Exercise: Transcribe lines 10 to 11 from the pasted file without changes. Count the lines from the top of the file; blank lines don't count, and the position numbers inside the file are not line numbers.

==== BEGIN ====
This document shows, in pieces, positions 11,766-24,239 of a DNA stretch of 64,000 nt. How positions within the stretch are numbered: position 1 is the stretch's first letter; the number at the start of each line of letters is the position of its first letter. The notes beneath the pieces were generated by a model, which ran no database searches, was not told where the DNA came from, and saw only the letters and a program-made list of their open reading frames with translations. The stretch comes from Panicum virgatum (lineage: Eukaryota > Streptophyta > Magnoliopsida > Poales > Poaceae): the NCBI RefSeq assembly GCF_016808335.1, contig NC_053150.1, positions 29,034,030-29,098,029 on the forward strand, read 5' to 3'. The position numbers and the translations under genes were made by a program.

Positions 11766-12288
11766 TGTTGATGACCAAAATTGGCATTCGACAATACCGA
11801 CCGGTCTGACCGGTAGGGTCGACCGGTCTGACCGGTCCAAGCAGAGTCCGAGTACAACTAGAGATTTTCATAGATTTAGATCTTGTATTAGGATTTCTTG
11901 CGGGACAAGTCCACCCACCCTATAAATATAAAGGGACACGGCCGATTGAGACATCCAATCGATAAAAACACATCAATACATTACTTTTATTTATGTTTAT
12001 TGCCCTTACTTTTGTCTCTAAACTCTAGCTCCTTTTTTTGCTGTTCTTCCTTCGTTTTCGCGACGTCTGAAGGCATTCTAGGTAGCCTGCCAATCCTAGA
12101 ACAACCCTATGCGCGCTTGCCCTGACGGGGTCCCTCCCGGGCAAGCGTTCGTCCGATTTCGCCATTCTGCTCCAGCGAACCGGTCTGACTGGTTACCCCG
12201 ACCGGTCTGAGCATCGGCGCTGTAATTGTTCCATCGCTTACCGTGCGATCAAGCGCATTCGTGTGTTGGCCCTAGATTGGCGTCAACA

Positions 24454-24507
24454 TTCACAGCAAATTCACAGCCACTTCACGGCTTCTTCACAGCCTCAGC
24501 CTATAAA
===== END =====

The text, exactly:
24454 TTCACAGCAAATTCACAGCCACTTCACGGCTTCTTCACAGCCTCAGC
24501 CTATAAA